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The Whole Duck, and Nothing But.

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The other day, I was doing a quick shop in Lidl when I saw they had a special on whole duckling for roasting.

Now, if I want a good duck, I’ll get it from a local butcher. It’s worth the money because the bird is meatier and fattier – better for roasting as you’ll end up with much more of the succulent meat. But these whole ducks at Lidl were €8.00! For an entire duckling. I couldn’t pass it up. I mean, we are a family on a budget.

So I got this duck and wasn’t sure what to do with it. The thing about roasting whole duck is that the different parts are at their best cooked different ways. I like roast duck. The best I ever had was in an old restaurant called Hua’s on “Ghost Street” in Beijing – it was expensive, but the duck at this place was so good, my friend and I ended up ordering two. But I prefer a nicely seared, pan roasted duck breast and slowly confit’d duck legs.

So when I got home, I got out my sharpest boning knife and broke the duck down completely. I used every single part, getting four meals out of one bird. Here’s how I did it and what I made:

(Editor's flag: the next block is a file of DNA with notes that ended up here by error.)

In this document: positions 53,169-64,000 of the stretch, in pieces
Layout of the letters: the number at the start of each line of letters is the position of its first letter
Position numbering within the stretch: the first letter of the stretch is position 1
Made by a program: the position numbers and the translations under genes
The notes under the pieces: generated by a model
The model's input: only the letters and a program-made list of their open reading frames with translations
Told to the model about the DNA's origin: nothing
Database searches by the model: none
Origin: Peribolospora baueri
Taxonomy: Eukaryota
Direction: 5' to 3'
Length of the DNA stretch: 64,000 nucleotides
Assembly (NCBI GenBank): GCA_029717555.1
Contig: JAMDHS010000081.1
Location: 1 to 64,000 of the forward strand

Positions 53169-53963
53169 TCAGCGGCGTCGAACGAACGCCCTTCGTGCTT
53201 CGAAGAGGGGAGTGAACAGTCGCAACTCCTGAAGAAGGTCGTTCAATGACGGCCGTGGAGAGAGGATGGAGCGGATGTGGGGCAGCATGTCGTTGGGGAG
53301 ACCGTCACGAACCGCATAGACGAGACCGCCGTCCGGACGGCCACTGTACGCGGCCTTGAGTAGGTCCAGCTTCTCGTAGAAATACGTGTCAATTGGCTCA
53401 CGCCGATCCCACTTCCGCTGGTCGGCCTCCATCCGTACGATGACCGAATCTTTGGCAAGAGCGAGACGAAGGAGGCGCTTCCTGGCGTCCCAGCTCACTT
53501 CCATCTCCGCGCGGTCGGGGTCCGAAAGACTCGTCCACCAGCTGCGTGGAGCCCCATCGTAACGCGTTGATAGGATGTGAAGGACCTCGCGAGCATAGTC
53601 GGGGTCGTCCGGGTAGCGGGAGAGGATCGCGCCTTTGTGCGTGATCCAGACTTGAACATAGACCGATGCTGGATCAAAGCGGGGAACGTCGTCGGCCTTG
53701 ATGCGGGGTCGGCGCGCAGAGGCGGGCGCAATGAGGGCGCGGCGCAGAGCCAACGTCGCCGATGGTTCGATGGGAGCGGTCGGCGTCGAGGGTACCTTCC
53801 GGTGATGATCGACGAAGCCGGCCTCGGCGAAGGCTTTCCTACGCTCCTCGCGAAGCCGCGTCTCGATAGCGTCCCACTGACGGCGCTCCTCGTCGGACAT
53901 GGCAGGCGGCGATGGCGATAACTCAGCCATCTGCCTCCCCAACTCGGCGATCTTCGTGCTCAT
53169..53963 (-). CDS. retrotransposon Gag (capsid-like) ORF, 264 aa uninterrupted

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  1. Make sure the bird is right side up. That means, the breasts should be facing the ceiling and the legs should be facing you, the butcher.
  2. With a sharp knife, slice down either side of the breast bone (or the back bone). It’s found at the very top and goes vertically from one end of the bird to the other. Give it a good slice on either side.13868049975_2e415afcc4_z
  3. Once you’ve done that, choose a side to work on. Now’s the time to remove the breast meat. You probably won’t be very good at this the first time you do it (I would practise on some chicken first, since there’s less breast meat on a duck and you wouldn’t want to waste any). Using your knife, lightly scrape (don’t slice) down the side of the duck, leaving as little meat on the rib cage as possible. Once you have enough of a cavity made, you can use the tip of your knife to scrape down the sides. Once the breast is nearly severed, slice through the remaining skin and fat to remove it completely.13868047445_cf2acbbcca_z